Wednesday, 14 October 2009
First you've got to realize that clusters are natural in something that's random. You wouldn't expect a coin toss to go heads, tails, heads, tails... repeatedly or the results on a roulette wheel to flip between red and black, time after time, all nice and evenly spaced out. You get clusters. Similarly if you drop a whole tray full of ball bearings on the floor, it would be really strange if they all lined themselves up nice and evenly spaced. You will get clusters and gaps. That's just the nature of something random. Yes, on average, across a huge sample, it will kind of even out, but in any particular place there's likely to be either a cluster or a gap.
So we can't make the leap in logic from 'there's a cluster' to 'it has a cause'. Many clusters don't have causes.
We also have to be careful when saying about something common like phone masts 'Look, lots of clusters are near phone masts, so phone masts must cause them.' It would be strange if lots of clusters weren't near phone masts. They'll also be near lots of other things that occur pretty evenly across the country. There will be lots near pubs and churches too. But those who seek to blame phone masts for the ills of the world don't think it through, they just jump in.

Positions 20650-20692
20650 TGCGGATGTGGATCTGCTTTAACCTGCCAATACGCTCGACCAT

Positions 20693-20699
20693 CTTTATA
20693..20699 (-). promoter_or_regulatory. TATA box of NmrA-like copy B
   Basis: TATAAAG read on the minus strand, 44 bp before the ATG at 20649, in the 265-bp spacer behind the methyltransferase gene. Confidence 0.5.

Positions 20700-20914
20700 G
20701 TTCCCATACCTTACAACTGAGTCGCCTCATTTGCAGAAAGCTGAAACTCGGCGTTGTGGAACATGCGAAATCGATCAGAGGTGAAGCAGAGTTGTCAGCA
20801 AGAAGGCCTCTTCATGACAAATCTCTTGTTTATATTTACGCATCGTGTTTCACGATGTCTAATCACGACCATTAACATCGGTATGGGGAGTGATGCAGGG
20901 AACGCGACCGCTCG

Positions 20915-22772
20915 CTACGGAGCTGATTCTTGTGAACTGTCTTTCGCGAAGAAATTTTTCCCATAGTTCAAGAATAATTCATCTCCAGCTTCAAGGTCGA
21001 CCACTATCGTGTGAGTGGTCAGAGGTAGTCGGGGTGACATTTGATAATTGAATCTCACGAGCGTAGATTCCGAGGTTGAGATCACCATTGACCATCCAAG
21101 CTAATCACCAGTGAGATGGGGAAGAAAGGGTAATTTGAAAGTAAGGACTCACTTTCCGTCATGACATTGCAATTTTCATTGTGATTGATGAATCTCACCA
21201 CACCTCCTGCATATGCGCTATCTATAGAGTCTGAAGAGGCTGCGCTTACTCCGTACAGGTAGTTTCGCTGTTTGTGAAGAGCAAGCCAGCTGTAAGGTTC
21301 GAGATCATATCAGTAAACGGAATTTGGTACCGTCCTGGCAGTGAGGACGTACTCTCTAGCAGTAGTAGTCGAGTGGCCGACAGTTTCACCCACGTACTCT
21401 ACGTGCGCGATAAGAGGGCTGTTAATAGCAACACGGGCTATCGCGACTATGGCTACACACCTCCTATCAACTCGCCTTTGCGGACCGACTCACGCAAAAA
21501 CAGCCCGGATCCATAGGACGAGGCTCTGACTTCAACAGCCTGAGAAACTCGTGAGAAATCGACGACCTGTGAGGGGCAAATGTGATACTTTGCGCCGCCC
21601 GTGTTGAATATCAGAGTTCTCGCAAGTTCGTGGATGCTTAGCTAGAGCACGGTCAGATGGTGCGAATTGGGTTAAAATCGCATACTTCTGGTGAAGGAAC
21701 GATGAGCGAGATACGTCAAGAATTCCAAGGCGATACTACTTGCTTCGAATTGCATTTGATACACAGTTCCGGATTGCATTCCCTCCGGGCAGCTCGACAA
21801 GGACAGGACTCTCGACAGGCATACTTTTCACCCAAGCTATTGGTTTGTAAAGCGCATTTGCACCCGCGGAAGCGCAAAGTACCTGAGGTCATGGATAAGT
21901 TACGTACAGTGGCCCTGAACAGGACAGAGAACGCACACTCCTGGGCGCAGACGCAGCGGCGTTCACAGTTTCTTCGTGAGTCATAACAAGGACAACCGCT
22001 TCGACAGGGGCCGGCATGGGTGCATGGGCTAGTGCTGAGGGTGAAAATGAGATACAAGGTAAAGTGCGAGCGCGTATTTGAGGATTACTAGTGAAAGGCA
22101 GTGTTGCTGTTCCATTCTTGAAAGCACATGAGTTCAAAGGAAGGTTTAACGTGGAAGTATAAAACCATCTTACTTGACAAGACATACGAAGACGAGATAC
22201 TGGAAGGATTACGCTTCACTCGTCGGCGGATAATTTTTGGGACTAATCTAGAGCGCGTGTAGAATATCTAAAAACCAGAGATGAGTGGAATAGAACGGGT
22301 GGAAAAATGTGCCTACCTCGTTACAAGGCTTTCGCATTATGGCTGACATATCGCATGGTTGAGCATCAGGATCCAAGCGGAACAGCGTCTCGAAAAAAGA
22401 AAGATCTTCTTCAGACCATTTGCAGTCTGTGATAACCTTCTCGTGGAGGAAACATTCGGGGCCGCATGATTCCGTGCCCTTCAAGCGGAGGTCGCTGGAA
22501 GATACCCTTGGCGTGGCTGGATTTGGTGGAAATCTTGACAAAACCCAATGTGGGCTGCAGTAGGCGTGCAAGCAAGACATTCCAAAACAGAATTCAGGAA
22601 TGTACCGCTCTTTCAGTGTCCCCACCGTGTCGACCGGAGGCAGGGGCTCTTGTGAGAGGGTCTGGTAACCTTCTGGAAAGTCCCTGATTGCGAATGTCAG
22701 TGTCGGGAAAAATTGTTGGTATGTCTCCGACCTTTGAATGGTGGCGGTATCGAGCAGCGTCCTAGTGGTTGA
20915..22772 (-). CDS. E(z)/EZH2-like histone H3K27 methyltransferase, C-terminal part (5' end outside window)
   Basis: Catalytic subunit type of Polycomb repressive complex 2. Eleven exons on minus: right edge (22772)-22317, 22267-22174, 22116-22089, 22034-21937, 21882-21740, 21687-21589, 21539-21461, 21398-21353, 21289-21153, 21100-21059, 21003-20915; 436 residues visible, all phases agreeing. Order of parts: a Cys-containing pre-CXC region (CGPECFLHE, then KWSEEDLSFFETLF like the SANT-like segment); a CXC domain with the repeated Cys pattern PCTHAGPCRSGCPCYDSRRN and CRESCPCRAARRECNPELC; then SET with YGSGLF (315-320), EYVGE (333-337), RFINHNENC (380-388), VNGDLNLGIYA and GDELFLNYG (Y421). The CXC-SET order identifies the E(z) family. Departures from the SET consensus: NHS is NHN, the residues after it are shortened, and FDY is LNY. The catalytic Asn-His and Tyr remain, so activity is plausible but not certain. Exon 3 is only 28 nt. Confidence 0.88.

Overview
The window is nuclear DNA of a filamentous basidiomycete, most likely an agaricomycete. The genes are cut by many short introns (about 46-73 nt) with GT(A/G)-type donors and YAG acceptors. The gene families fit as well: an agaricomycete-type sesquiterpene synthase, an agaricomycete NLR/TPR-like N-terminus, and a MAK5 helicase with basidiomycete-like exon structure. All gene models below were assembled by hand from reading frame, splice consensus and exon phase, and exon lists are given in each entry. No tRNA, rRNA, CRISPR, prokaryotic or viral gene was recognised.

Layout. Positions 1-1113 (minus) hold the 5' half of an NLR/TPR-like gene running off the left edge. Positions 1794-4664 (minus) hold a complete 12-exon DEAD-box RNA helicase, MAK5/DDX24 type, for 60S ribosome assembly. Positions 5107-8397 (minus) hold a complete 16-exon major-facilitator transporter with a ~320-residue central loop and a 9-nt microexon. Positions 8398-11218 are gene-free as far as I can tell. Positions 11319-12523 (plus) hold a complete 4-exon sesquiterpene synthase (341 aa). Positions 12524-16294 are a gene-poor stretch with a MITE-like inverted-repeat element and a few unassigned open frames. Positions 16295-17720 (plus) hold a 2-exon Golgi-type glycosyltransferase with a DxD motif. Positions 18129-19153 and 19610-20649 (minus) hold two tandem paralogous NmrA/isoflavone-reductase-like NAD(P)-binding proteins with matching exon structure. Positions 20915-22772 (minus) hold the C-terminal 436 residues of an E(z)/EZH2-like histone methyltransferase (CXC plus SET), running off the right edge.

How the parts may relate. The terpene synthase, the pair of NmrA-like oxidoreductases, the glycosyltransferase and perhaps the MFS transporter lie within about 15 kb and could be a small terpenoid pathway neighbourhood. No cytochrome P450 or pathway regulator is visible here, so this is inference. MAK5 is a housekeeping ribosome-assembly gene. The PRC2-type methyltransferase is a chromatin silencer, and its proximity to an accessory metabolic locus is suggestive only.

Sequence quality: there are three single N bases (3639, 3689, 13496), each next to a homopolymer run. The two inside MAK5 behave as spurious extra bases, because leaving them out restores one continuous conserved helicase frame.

I'm not saying that no cluster has a cause. The cluster of asbestosis cases near the Turner & Newall asbestos factory in Rochdale was no coincidence, for example. But most clusters are simple statistical artefacts, arising from the nature of random numbers. There are good tests to see if a cluster is likely to be random or causal - but these are rarely employed by those who panic about clusters.
So next time there's a cluster of cases of something locally, don't fall for the same mistake as the medieval types who decided this must be down to their version of a phone mast, the local witch. Make sure you understand the numbers before using them in anger.
(The picture (from Wikipedia), by the way, is a star cluster. And, no, it wasn't caused by a phone mast.)